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CQC prosecutes Sussex Partnership NHS Foundation Trust after patient dies in its care

Published:
17 June 2019
Provider:
Sussex Partnership NHS Foundation Trust
Categories:
  • Media

Sussex Partnership NHS Foundation Trust has been fined £200,000 by Brighton Magistrates’ Court after the trust admitted that it had failed to provide safe care and treatment to Jamie Osborne, a patient who was in their care.

The Care Quality Commission brought the prosecution following the death of Jamie Osborne who at the time was on remand at HMP Lewes. Jamie died whilst receiving care on the Healthcare Unit at HMP Lewes which is managed by Sussex Partnership in circumstances which CQC believed were avoidable. 

On 12 February 2016, Jamie took his own life using a bed sheet as a ligature tied to the sink taps in cell. The staff knew that Jamie was a suicide risk and that the tap was a potential anchor point for a ligature. 

In February the trust pleaded guilty to an offence of failing to provide safe care and treatment resulting in avoidable harm to a patient. Sentencing had been adjourned until today.

The court was told that Sussex Partnership had failed to provide care that was equivalent to that of in the community. The trust failed to address a clear and well-documented risk to Jamie’s safety, or to ensure that staff knew how to manage this risk. The consequences for this vulnerable young man could not have been more serious. 

The trust was fined £200,000 for failing to provide safe care and treatment and putting patient at risk of avoidable harm. It was also ordered to pay the prosecution costs of £25,000 and a £170 victim surcharge.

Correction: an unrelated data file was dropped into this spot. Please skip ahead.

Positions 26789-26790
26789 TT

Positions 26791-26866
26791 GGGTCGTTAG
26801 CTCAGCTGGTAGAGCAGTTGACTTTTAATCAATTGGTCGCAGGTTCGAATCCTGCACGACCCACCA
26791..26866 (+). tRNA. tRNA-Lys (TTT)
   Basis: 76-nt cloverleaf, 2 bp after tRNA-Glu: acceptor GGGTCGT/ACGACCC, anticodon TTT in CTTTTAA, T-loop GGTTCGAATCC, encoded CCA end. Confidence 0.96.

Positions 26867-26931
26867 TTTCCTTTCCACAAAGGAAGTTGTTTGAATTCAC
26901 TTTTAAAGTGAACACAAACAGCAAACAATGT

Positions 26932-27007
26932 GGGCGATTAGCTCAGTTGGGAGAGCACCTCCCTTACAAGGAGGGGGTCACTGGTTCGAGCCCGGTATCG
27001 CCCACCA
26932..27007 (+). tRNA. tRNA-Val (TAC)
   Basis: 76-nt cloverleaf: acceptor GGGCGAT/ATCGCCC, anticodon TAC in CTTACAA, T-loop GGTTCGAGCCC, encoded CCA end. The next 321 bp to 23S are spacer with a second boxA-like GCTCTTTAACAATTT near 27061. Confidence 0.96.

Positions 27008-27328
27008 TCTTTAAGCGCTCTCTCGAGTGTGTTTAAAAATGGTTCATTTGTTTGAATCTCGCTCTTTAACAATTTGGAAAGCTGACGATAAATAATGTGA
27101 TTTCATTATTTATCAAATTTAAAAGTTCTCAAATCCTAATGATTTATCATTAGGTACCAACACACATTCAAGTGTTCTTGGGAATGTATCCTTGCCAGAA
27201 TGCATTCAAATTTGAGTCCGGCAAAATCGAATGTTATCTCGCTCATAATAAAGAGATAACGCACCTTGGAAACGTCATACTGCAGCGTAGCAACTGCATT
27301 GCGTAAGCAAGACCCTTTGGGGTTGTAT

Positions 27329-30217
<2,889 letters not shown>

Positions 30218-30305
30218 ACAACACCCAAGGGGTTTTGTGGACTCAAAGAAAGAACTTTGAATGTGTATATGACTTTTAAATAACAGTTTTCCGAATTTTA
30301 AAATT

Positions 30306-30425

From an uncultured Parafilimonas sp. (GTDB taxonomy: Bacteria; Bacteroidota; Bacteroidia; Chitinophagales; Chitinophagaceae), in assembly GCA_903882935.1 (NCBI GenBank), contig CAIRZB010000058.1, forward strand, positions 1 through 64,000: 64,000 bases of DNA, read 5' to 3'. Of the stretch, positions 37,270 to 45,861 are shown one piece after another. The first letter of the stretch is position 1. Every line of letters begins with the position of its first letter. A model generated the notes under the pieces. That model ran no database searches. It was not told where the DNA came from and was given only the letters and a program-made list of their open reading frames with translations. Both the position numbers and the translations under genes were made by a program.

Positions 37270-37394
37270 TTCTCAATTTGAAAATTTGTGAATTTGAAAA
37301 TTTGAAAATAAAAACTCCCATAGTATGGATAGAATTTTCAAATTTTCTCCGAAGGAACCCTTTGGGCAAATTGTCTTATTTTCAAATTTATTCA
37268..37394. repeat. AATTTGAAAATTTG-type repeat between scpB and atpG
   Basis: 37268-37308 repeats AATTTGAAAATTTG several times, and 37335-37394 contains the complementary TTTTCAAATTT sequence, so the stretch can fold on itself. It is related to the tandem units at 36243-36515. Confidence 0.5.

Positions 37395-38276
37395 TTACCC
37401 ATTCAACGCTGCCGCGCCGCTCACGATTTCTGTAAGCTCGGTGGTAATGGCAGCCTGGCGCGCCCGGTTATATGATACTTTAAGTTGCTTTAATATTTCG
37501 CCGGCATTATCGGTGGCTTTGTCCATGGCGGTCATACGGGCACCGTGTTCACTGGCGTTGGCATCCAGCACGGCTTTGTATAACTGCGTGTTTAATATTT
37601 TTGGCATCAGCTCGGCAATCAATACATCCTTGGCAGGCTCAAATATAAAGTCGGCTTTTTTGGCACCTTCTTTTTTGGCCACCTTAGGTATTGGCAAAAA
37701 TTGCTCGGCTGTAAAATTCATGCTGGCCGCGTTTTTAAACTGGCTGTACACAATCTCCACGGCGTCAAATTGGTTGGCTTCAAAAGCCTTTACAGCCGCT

Dr Paul Lelliott, Deputy Chief Inspector of Hospitals (and lead for mental health), said:

“In these circumstances, we had no choice but to prosecute the trust. I hope this case will serve as a warning to other providers to ensure that they are taking all necessary steps to care appropriately for people who require close observation and careful management of the risks posed by the physical environment, managed by the prison, in which they are being cared for..  I hope that it also sends a clear message that people in prison have the same right to high quality mental healthcare as any other member of our society.”

Ends

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Last updated:
17 June 2019

Notes to editors

 

About the Care Quality Commission

The Care Quality Commission (CQC) is the independent regulator of health and social care in England.


We make sure health and social care services provide people with safe, effective, compassionate, high-quality care and we encourage care services to improve.


We monitor, inspect and regulate services to make sure they meet fundamental standards of quality and safety and we publish what we find to help people choose care.